Lughnasa, the Celtic Harvest Festival


The Autumn quarter of the Celtic year is Lughnasa (LOO’-nas-ah). It marks the beginning of the end of summer. Lughnasa ushers in the dark half or the dying half of the year.


Lughnasa is named for the Irish god Lugh (LOO’kh), the “many gifted one” of the Tuatha De Danann. This quarter-day Celtic harvest festival goes by Lughnasadh in Ireland, Lunasdál in Scotland, Laa Luanys in the Isle of Man, and in Wales, Lughnasa is known as Gwl Awst (GOOil-oust), the August Feast. While Lughnasa is named for Lugh, the “funeral games” are actually in honor of his step mother, Taltiu (TAWL-too). She died after the effort of singe-handedly clearing the forests in Ireland to enable cultivation and grazing so that her people could be fed.


It was Taltiu’s dying wish that festival games be held to remember her sacrifice each year. She promised that “as long as these games were held, Ireland would not be without song.” A medieval poem details the entertainments, and describes the market place and feasting that were part of Lughnasa including "Trumpets, harps, hollow-throated horns, pipers, tireless timpanists, unwearied fiddlers, gleemen, bone-players and bag-pipers; a rude crowd, noisy, profane, roaring and shouting." One should not do these things in small measures. 


The people took this obligation in earnest as Lughnasa festival celebrations are still found today, though they go by various names. As with many Celtic traditions, the Christian Church in Ireland adopted Lughnasa and renamed it Lammas (Loaf Mass), when a loaf made with the first ripe grain was taken to church and blessed. Originally held on August 1, Lughnasa festival celebrations moved to the Sunday nearest August 1 so that working people could devote an entire day to the festivities.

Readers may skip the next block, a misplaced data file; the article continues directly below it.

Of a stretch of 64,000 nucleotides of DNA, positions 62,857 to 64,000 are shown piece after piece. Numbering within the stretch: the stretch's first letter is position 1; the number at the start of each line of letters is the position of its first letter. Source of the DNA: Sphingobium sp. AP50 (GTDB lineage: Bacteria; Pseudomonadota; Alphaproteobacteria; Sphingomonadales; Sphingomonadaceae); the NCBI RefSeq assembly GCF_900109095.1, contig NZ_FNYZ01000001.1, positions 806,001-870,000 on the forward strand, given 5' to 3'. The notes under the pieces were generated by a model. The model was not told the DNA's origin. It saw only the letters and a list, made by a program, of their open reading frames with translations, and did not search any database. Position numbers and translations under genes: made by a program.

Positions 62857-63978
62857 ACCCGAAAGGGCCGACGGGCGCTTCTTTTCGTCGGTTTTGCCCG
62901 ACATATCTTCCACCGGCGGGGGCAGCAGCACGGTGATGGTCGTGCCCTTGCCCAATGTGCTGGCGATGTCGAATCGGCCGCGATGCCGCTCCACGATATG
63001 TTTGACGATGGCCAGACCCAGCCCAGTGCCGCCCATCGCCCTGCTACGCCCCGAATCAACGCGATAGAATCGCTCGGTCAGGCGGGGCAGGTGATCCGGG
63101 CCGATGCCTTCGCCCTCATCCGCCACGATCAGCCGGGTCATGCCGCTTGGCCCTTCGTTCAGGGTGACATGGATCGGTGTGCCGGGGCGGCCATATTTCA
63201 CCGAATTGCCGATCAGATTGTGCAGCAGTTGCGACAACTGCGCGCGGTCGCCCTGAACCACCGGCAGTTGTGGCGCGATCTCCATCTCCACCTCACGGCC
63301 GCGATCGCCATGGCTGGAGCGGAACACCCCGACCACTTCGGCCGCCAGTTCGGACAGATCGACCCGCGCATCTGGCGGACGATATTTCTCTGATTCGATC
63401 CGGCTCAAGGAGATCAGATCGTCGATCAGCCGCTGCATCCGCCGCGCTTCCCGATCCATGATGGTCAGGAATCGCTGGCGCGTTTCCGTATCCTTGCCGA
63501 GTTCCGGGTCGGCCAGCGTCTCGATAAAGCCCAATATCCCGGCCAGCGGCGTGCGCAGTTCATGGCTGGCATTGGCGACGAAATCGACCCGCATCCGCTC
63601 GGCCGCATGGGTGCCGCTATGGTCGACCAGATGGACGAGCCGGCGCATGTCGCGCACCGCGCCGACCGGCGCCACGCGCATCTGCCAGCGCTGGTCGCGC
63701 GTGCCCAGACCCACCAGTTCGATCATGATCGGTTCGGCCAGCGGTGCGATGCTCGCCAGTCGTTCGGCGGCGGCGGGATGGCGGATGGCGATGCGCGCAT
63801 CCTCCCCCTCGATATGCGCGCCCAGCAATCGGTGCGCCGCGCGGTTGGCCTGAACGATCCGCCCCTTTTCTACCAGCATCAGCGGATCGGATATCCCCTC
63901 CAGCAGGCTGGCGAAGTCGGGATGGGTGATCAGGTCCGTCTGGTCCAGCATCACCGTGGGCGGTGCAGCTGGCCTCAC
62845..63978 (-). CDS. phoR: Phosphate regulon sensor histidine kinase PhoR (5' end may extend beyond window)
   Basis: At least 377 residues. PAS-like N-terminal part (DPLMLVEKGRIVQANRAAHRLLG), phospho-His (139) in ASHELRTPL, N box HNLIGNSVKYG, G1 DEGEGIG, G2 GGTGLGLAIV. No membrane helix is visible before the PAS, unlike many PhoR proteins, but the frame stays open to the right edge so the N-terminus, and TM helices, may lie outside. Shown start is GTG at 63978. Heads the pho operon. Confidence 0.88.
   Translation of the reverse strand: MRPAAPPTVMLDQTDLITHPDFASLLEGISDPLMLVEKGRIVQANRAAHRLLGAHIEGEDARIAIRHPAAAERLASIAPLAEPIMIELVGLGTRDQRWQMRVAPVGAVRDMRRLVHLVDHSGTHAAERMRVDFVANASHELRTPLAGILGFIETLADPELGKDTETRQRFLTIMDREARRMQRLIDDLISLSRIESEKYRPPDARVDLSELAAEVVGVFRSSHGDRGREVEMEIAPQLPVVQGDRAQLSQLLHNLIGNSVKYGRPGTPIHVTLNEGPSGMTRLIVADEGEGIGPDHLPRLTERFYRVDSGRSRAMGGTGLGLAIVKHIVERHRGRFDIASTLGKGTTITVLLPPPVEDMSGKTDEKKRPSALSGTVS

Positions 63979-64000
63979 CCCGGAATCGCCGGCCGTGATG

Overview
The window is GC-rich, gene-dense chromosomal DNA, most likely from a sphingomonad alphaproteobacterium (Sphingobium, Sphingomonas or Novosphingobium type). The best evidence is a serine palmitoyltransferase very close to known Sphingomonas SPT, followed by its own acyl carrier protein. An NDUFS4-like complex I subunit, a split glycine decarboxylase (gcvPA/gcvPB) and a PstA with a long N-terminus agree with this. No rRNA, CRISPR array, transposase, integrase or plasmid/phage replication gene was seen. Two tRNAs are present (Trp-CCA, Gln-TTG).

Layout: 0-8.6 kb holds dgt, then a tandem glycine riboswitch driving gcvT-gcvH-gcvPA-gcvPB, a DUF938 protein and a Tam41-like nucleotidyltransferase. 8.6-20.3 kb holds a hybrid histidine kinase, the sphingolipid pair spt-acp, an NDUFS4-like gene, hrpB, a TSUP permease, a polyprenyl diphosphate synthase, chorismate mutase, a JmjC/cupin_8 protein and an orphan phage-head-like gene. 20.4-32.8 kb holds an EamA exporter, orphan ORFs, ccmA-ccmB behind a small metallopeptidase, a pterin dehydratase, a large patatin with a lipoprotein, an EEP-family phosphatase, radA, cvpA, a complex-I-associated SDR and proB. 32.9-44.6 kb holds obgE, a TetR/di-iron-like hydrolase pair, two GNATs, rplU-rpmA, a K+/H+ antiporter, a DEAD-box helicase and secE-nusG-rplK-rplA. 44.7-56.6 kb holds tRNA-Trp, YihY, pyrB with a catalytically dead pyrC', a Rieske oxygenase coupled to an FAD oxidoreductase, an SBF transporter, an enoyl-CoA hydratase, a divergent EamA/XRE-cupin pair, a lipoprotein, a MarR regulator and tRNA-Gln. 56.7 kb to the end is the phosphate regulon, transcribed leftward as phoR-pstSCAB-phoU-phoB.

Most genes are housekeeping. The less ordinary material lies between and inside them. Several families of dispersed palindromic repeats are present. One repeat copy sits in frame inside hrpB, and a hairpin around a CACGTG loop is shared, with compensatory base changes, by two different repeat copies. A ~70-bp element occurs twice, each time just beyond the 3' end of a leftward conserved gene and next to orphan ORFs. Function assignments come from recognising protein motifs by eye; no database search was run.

Lughnasa is the first of three Celtic harvest festivals. The second comes with the Autumnal Equinox on September 21 and the biggest of all – Samhain on October 31. The harvest season continues until the last sheep and cattle are brought in from their highland pastures. Those first precious heads of wheat, oats and barley along with the new potatoes are held in joy and gratitude. There was a time when the bounty of Lughnasa had to sustain the people through the dark months ahead.


Are you ready to do your part to make certain that Ireland is never without song? Great! We have all you need to create the proper atmosphere for your Lughnasa celebration. Open a tin of imported sponge cake or bake up your own loaf of soda bread. No potatoes to dig up? No problem with our Potato or Potato & Leek soup mixes. If you prefer your grain in a glass, we have a remarkable selection of rye in the Whiskey Snug. There is no better time than Lughnasa to be grateful for the bounty of the season.

Lori McAlister
Wrangler of Cultural Affairs

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